Water is everywhere. 71% of our earth is covered in water (96% of which exists in the world’s oceans). Water exists in the air as vapor and as moisture in soil. The human body is comprised of over 50% water, and a person cannot survive without water for more than a few days. Keeping well-hydrated contributes to regular bodily functioning, clear skin, and clear headedness. Evidence that suggests the existence of liquid water near the surface of Mars leads scientists today speculate whether life existed on the red planet. And recent discoveries of planets that MIGHT have liquid water have the astronomy world all abuzz. Water is essential to life as we know it.
To the ancients, water was no less important. Seas, the circumambient Ocean, rivers, lakes – waterways – were integral to the fabric of Greek culture. The sea was the lifeline of Greek communities, essential to polis subsistence (through fishing), commerce, defense. The sea was the backdrop for mythology. Heracles, Jason, and Odysseus traveled by sea. Colonization was largely a maritime enterprise, as were great voyages of exploration (Hanno, Pytheas, Alexander). It is only natural, then, that the Greeks would inquire into the nature of the ocean, seas, and other waterways. Aided by data collected from sailors, merchants, and explorers, they investigated sea and river depths, currents, tides, silting, estuaries, riverine anomalies (most notably the Nile flood), and other aquatic phenomena.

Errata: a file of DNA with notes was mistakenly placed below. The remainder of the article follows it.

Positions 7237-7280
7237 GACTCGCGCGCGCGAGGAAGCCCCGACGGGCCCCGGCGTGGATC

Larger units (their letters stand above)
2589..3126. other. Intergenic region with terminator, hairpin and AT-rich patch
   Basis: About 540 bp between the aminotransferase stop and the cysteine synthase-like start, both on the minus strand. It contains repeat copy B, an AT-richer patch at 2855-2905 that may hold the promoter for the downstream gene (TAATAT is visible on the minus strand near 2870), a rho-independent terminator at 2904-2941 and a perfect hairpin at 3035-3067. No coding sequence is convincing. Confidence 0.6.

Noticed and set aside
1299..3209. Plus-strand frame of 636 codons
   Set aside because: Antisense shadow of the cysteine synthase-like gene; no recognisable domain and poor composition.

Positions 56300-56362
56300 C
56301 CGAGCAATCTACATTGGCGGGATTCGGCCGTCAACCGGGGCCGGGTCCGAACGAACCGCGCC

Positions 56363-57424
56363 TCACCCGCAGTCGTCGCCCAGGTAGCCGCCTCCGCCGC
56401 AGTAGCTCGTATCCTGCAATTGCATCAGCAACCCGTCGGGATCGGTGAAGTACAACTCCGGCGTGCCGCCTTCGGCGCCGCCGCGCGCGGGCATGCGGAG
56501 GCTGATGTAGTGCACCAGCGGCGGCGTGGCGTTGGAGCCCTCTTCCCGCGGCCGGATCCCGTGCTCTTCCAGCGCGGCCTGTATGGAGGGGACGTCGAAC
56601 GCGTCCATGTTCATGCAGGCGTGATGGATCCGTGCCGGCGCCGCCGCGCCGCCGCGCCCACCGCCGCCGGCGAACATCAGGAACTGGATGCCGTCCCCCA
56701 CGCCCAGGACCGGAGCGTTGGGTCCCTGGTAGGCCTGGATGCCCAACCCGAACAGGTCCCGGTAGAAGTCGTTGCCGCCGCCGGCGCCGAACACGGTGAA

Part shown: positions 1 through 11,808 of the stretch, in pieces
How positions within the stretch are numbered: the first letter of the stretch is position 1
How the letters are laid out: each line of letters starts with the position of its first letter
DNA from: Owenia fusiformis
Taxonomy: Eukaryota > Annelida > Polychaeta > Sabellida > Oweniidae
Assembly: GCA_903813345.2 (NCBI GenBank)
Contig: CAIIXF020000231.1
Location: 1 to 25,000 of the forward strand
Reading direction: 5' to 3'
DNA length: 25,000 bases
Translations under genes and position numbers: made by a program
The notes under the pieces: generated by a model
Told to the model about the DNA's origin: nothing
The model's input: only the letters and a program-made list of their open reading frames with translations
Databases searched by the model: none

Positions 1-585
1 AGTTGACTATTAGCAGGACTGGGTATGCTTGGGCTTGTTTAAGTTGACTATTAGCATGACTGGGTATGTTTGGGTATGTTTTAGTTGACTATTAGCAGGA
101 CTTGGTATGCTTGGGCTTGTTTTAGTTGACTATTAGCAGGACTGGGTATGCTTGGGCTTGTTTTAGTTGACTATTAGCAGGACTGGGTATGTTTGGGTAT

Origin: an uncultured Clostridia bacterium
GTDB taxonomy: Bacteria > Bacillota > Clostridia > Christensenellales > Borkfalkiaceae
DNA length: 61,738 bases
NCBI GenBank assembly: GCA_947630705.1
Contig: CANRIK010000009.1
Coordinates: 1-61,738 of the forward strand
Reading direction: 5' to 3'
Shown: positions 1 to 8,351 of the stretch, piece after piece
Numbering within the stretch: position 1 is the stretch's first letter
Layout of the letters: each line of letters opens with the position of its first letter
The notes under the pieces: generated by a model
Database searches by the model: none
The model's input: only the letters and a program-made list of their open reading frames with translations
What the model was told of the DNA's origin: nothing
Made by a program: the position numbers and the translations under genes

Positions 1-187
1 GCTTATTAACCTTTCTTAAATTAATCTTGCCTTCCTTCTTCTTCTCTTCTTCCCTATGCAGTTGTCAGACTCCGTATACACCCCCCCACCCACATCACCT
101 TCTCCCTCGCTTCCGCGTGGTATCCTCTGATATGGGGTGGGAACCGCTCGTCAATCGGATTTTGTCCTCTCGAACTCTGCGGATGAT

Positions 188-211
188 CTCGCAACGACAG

In this course we will investigate the ancient Mediterranean understanding and use of water, looking forward to how the stresses have remained the same but how theories and human responses to those stresses have changed.
The excitement of scholarly inquiry:
Both the human condition and the scholarly process are fluid. Our readings, focusing on primary sources, will cover a large chronological sweep to show how theory changes as data are accrued and social structures adapt. Even modern interpretations of ancient theory change. Thus, a combination of primary and secondary sources demonstrates that scholarship is a complex interplay between primary sources, scholarly training, and the scholar’s own cultural biases or even political prejudices. Through this course you are warmly invited to participate in this dialogue.
We shall examine a variety of secondary sources (both traditional and digital) and discuss the merits of peer-reviewed scholarship over “popularizing” sources (e.g. internet blogs, personal web pages, and such). Since the course will rely so heavily on primary sources, we shall also focus on the issues that surround their interpretation and learn how to cite them properly. Furthermore, we shall also learn how to find, navigate, and assess digital sources (JSTOR, L’Annee Philologique, databases).